How to achieve compressed air energy savings

by FM Media
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With a price on carbon set, reducing energy costs has become even more important. GILBERT MCLEAN, national key account manager of the AirAudit division at CompAir Australasia, shares how energy savings of up to 50 percent can be made within a compressed air system.

The Clean Energy Bill 2011 has placed new impetus on businesses to find ways to reduce their carbon emissions. The alternative is facing a hefty rise in energy costs.
A price on carbon was set on 1 July 2012 by the federal government. The impact will not only be felt by the biggest polluters – companies in the waste disposal sector, cement, chemicals and metal processing industries. The largest group of polluters to be affected by this bill will be energy providers themselves – gas, electricity and coal retailers. Undoubtedly, they will pass some of this extra cost onto end users, meaning, directly or indirectly, the carbon price will affect every business in Australia.
Partly as a result of the carbon price, The Australian Energy Market Commission forecasts that nationally, nominal electricity prices will increase by 37 percent between 2011 and 2014.

Compressed air represents one of the greatest opportunities within a business to generate energy savings and reduce the associated carbon footprint. A compressed air system is one of the largest consumers of energy in any business, with energy costs accounting for approximately 80 percent of the lifetime costs of a compressor.
The first step in reducing compressed air associated energy costs is to undergo a comprehensive audit. Such an audit should identify areas of loss or inefficiencies within a compressed air system that meets the requirements of the Australian Federal Government’s Energy Efficiency Opportunity Act, in conjunction with the National Greenhouse and Energy Reporting (NGERS) Act.
A ‘total systems integration approach’ that includes leak detection, demand- and supply- side flow analysis (end use), full measurement of power absorbed including power factor, actual flow rates and, where relevant, pressure and dew point is advisable.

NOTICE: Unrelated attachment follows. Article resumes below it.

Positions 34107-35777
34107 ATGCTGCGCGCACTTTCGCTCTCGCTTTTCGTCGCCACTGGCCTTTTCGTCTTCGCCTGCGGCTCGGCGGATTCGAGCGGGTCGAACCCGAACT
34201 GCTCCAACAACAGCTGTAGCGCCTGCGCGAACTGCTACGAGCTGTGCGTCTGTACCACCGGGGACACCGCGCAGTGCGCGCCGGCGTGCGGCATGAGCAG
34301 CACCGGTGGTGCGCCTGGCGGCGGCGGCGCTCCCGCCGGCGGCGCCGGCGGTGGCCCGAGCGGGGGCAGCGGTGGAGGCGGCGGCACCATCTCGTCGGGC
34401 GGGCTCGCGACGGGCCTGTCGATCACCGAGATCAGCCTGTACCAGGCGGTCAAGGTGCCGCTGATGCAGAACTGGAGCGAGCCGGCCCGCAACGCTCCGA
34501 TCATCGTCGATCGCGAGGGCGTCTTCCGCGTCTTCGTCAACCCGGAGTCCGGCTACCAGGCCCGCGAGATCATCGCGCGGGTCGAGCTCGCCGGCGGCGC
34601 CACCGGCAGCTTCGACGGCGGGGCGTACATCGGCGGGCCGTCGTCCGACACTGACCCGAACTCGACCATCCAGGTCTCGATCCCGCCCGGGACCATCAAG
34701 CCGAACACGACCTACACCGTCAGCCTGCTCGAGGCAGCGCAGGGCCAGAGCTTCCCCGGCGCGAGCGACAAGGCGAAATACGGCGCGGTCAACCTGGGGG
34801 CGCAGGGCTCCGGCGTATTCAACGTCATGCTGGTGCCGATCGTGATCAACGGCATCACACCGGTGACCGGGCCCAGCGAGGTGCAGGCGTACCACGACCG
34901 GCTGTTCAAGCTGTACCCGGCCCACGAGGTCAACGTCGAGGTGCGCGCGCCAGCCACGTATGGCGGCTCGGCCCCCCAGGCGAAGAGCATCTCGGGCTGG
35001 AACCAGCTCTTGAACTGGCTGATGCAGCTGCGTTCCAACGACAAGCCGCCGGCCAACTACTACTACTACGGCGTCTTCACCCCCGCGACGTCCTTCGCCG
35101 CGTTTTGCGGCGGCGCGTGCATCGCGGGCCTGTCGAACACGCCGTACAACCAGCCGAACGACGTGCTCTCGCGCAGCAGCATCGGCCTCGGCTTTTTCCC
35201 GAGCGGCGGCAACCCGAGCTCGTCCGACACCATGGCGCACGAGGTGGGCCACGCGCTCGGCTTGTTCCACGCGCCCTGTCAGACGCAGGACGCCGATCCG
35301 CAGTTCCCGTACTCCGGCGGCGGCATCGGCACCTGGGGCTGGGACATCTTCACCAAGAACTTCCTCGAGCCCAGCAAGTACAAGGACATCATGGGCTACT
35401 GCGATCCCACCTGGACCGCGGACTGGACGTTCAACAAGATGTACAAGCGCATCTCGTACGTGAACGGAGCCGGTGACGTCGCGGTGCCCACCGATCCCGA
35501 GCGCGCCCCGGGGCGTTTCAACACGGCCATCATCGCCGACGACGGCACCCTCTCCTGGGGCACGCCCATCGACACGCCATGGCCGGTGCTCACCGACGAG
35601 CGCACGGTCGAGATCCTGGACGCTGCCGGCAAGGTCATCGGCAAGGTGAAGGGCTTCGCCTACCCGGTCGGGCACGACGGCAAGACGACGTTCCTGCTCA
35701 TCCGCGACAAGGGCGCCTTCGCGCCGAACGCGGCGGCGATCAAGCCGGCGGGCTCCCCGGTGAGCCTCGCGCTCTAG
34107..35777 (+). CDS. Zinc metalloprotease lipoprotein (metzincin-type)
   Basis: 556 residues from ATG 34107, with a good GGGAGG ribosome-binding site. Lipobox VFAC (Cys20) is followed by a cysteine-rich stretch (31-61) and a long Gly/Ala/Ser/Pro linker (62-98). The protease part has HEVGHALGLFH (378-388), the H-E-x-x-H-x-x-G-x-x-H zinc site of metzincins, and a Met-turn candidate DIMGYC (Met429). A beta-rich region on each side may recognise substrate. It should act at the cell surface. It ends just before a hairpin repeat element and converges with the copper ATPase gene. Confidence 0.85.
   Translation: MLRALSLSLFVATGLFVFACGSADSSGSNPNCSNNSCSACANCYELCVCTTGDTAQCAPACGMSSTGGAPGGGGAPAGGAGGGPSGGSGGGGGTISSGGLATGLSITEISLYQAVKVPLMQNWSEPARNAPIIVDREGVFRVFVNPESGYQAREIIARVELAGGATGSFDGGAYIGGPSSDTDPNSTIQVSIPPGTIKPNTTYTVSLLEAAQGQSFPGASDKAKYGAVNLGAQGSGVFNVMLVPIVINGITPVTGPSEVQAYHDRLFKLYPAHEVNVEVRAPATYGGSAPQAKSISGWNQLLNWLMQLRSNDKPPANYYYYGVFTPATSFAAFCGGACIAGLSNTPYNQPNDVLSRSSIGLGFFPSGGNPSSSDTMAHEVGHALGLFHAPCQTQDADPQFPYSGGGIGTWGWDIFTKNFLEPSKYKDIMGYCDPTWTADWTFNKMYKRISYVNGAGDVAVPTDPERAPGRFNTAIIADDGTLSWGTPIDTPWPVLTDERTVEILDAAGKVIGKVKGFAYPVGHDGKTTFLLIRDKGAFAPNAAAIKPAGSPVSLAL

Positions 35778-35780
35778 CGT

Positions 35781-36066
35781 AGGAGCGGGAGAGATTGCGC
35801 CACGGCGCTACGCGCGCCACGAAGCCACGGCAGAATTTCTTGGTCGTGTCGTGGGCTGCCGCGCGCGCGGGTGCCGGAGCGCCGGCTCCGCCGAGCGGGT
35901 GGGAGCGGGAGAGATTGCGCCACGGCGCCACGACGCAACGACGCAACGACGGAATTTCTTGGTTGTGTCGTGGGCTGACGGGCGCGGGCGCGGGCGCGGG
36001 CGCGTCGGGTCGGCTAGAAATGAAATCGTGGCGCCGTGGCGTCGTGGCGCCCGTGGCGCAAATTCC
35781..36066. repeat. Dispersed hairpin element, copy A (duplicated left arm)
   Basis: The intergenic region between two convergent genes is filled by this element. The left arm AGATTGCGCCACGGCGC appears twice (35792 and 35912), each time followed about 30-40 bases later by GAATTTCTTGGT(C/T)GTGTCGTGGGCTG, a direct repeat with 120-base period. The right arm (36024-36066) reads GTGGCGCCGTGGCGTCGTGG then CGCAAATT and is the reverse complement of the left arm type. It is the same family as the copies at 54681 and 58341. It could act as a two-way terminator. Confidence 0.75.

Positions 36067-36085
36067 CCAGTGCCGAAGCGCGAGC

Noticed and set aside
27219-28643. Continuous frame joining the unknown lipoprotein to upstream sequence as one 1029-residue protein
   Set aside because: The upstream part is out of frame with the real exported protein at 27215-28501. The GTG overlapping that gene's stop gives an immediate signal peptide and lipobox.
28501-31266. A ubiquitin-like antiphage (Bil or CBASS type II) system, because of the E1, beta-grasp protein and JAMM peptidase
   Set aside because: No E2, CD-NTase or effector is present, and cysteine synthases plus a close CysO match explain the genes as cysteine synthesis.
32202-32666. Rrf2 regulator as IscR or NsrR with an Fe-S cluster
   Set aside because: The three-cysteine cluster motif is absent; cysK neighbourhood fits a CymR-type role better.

The result should be detailed independent reports and analysis of a compressed air system that includes recommendations for leak correction, leak tracking (data management for repeat surveys), targeting of maintenance upgrades, flow demand characterisation and optimisation, a compressed air distribution summary, a comprehensive list of compressed air solutions, a risk assessment and a cost savings summary. Additionally, a plan for ongoing energy cost reductions is desirable.

An audit can identify savings that can be created on both the demand and supply side of a compressed air system.
10 to 20 percent of energy savings can be found on the supply side by improving;

  • Compressed air equipment: Changes in shift patterns or production will change the demand for compressed air. It may be the case that upgrading the compressor to better meet these new demands will reduce the associated energy costs.
  • Compressor technology: Where appropriate replacing a fixed speed compressor with a variable speed compressor will reduce energy costs. Variable speed technology matches output to exact requirements minimising off-load running.
  • Control and monitoring: Implementing an energy management system will ensure a compressed air system can be controlled and monitored on an on-going basis for optimised energy usage.
  • Maintenance: Following the recommended manufacturers maintenance schedule will ensure minimal wear and tear of consumable parts optimising system efficiency.

Additionally, up to 50 percent energy savings can be achieved by following the recommendations from an audit’s detailed demand side analysis, which will identify areas of improvement in artificial demand, system dynamics, compressed air leak detection and system design, as well as monitoring and sub-monitoring.

The cost of undergoing an audit can be easily and quickly recovered through reduced system costs. Depending on a facility’s location and business type, the cost of the audit and the work to improve and optimise your compressed air system may even be covered by state or federal government funding.
If applying for funding under the Australian Federal Government’s Clean Technology Investment Program or the Clean Technology Food and Foundries Investment Program, an audit will provide necessary support for the application to upgrade plant and equipment.
By identifying improvements in a compressed air system through an audit and acting on these, it is possible to reduce power consumption and thereby reduce your associated energy costs. In turn compressed air system load will be reduced, as well as wear and tear, which will extend the life of the compressed air system and deliver a greater return on investment.

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